--> Welcome to the world of open-minded people.
     
  13. Dharmaatmaa

    Dharmaatmaa New Member

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    I see your informed about Occultism a bit more than I thought before. So I think we could support a new level in conversation. I think I can feel free when speak.

    "I enjoy discussing the seven principles of man, but most people are not ready for such a discussion." And we do belong to them, I'd add. I studyed principles for a long time. What have I seen? First, there exist a great number of principles' classification. When we read about this Seven, we can never say it is correct. Even Madame Blavatsky was saying that "classification depends on a level of spiritual progress". So this question's very much complicated. In Secret Doctrine (vol. 3) it is said the classification included atma and phisical body's incorrect. And there's so much "black holes" there. I think you know it without saying.
    And Alice Bailey proposed completely another classification. Although I'm not sure she was right in her all books. Her books are far from traditional theosophy.

    "I find it fascinating that you consider Adi Buddha to be the same as Amida Buddha. I disagree. I see Adi Buddha as the Absolute, although there are people who say Adi Buddha is the Logos. I see Amida Buddha as one of our solar system's seven kosmic Dhyani-Chohan."

    Oh, Nick! It's just impossible that you'd said! I'll explain my position step by step. For the beginning, Amida Buddha is the same with Adi Buddha. I'm sure. And H.P.B. in the Secret Doctrine said Amida is a Senzar grammatical form of Adi. Yes, there "are people who say Adi Buddha is the Logos" and there will always be, since it's truth. Why? Because the Absolute is and is not. And what Amida Buddha does? He acts. He gives life to lower Buddhas. He is a worker at last. Parabrahman is an architector, not a builder. He just creates a thought - so-called Logos. And the Logos acts, then. Yes, Adi Buddha is Logos, but not from our Solar System. He's the first Logos - Brahma from Hindu books, who was born from Vishnu's midriff (if I correctly remember this word). So, due to this logic Amida (=Adi) Buddha just can't be "one of our solar system's seven kosmic Dhyani-Chohan".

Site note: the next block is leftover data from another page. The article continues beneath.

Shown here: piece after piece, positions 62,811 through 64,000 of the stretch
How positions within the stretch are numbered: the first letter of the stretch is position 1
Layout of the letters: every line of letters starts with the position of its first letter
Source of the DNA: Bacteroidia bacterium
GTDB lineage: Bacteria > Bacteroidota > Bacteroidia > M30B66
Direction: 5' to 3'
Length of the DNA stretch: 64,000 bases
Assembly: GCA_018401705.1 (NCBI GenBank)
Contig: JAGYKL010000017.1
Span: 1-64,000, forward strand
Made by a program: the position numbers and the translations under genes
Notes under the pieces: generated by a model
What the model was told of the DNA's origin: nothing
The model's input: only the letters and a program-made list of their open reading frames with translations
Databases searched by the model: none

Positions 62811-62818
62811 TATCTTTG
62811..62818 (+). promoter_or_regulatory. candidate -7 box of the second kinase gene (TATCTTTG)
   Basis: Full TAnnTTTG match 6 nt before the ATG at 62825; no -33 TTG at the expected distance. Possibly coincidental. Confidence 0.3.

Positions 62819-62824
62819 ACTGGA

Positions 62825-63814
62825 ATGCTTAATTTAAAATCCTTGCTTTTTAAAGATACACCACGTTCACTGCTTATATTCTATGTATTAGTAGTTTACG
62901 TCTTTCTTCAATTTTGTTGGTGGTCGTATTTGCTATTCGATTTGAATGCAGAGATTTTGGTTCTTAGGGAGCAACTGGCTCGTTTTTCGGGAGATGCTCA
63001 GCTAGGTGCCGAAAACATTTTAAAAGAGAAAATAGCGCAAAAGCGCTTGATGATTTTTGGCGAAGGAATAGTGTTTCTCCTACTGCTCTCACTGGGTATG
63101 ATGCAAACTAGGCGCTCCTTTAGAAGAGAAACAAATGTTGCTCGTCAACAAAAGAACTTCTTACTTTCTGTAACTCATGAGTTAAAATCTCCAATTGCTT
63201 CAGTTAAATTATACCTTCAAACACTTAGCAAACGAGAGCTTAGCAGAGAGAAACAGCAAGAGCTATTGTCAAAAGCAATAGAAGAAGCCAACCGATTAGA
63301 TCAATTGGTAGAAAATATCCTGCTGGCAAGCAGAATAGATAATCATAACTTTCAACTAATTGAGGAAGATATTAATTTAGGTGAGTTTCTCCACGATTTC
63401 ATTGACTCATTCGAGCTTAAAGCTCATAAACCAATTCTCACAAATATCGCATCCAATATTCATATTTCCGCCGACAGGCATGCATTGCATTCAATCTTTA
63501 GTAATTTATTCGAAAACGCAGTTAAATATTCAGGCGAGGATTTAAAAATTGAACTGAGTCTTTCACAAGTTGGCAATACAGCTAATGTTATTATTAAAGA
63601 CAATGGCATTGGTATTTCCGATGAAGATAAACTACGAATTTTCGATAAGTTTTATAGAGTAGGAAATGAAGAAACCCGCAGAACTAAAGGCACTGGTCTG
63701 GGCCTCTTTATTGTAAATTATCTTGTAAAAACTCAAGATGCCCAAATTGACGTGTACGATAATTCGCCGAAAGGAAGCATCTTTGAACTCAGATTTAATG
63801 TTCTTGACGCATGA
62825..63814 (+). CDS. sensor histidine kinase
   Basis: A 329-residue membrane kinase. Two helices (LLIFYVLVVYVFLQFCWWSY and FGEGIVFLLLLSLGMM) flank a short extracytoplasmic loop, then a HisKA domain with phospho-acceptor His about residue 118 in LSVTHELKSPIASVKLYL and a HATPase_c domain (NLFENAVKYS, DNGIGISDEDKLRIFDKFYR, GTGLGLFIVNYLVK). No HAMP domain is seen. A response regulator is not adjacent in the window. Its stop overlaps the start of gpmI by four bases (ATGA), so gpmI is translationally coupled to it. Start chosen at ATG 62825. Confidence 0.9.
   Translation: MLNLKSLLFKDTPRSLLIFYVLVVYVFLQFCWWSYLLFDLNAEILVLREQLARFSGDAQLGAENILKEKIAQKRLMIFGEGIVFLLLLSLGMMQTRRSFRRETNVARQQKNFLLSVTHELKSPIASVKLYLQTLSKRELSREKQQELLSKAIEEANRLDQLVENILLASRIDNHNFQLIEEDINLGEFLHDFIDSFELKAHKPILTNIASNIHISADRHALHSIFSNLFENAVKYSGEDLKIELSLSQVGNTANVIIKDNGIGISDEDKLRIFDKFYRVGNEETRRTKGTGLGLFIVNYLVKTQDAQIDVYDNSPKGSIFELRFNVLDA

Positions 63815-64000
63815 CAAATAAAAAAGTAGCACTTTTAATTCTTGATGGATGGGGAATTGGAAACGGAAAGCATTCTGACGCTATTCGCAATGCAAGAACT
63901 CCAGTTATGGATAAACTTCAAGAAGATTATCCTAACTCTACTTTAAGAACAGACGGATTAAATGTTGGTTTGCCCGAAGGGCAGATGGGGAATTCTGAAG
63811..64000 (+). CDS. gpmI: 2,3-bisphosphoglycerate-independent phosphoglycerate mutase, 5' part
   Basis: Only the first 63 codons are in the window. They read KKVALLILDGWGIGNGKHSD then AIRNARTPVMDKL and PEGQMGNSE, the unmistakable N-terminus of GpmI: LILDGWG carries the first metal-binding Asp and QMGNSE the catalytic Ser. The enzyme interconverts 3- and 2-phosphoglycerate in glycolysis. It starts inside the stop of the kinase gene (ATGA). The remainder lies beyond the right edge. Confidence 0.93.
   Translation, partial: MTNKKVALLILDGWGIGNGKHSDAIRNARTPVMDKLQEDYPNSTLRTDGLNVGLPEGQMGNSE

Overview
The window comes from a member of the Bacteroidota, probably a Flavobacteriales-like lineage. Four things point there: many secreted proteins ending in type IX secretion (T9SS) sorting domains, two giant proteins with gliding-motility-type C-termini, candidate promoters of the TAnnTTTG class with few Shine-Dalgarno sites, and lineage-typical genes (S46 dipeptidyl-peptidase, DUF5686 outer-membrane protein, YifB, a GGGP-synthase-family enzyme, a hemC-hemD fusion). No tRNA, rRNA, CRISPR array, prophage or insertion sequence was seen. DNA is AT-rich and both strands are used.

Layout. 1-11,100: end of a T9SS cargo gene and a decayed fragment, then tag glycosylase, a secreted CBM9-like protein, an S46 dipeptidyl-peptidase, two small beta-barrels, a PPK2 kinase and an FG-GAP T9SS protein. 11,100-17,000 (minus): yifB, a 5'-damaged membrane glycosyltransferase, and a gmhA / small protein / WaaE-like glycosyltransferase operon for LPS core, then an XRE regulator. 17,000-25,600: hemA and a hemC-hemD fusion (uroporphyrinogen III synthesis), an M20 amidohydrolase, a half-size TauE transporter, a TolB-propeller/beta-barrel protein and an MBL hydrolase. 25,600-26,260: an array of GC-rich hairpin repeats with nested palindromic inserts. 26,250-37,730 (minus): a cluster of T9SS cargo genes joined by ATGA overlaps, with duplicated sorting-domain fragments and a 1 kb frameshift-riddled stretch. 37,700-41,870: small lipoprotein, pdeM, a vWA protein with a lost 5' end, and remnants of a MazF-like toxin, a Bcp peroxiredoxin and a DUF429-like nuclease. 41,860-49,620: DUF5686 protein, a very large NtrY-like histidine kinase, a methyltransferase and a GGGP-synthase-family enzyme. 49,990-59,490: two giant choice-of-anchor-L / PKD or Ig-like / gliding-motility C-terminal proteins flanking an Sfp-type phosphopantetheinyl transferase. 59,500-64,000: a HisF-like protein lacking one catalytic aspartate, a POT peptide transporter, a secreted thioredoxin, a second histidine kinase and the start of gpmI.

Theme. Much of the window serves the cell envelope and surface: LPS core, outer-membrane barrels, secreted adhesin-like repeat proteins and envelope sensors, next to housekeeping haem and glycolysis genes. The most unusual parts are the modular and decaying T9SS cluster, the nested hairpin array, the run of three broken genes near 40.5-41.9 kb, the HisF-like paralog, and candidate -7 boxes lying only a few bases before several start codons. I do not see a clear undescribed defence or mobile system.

"a human being consists of seven principles"

    Let's call only three principles: Spiritual Soul (atma-buddhi-manas), Humane Soul (mental body (lower manas)) and Animal Soul (kama-manas, prana, kama-rupa, phisical body). It'd be more comfortable.

    "If a person does not believe in reincarnation and karma" he doesn't understand theosophy I guess.

    In another questions I do agree with you.
     
  14. Nick the Pilot

    Nick the Pilot Well-Known Member

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    Dharmaatmaa,

    By the way, are you a follower of the Pureland tradition within Buddhism?

    You said,

    "When we read about this Seven, we can never say it is correct."

    --> That is the beauty of Theosophy. No one alive today is the final authority on Theosophical ideas. As I said before, Theosophists disagree on this, as you and I are doing right now.

    "...Amida Buddha is the same with Adi Buddha. I'm sure. And H.P.B. in the Secret Doctrine said Amida is a Senzar grammatical form of Adi."

    I disagree. Take a look at this quote.

    Blavatsky's odd remark that "'Amida' is the Senzar form of 'Adi'" (CW XIV, 425) is also explicable. Since Amida (or Amitabha) is one of the representations of the power of the primordial Adi Buddha, it is a symbol of that power. Adi Buddha is the absolute, which cannot be described or conceived, but can be symbolized, for example, by the figures of the Dhyani Buddhas, of whom Amida is one. If Senzar is a system of symbols for expressing the otherwise inexpressible, it makes perfect sense to say that "'Amida [the personification of boundless light] is the Senzar form [symbolic expression] of 'Adi' [the Absolute]." Far from being a mistake, H.P.B.'s comment is a simple truth, but symbolically expressed.
    Theosophy World — February 1997

    --> I will stick to the idea that Adi Buddha refers to our solar system Logos, then come the seven Dhyani-Buddhas, and then come the seven Dhyani-Bodhisattvas (of which Amida Buddha is the fourth).

    "Parabrahman is an architector, not a builder. He just creates a thought - so-called Logos."

    --> I think Blavatsky would disagree with your anthropomorphizing of the Absolute in that way.

    "...Adi Buddha is Logos, but not from our Solar System."

    --> I think the name Adi Buddha can be used to refer to both the Logos of our universe, and also to the Logos of our solar system.

    "Let's call only three principles: Spiritual Soul (atma-buddhi-manas), Humane Soul (mental body (lower manas)) and Animal Soul (kama-manas, prana, kama-rupa, phisical body). It'd be more comfortable."

    --> Once again, different Theosophists prefer different ways of organizing the names of the principles. I prefer saying Atman is the first principle, Buddhi is the second principle, etc.
     
  15. Dharmaatmaa

    Dharmaatmaa New Member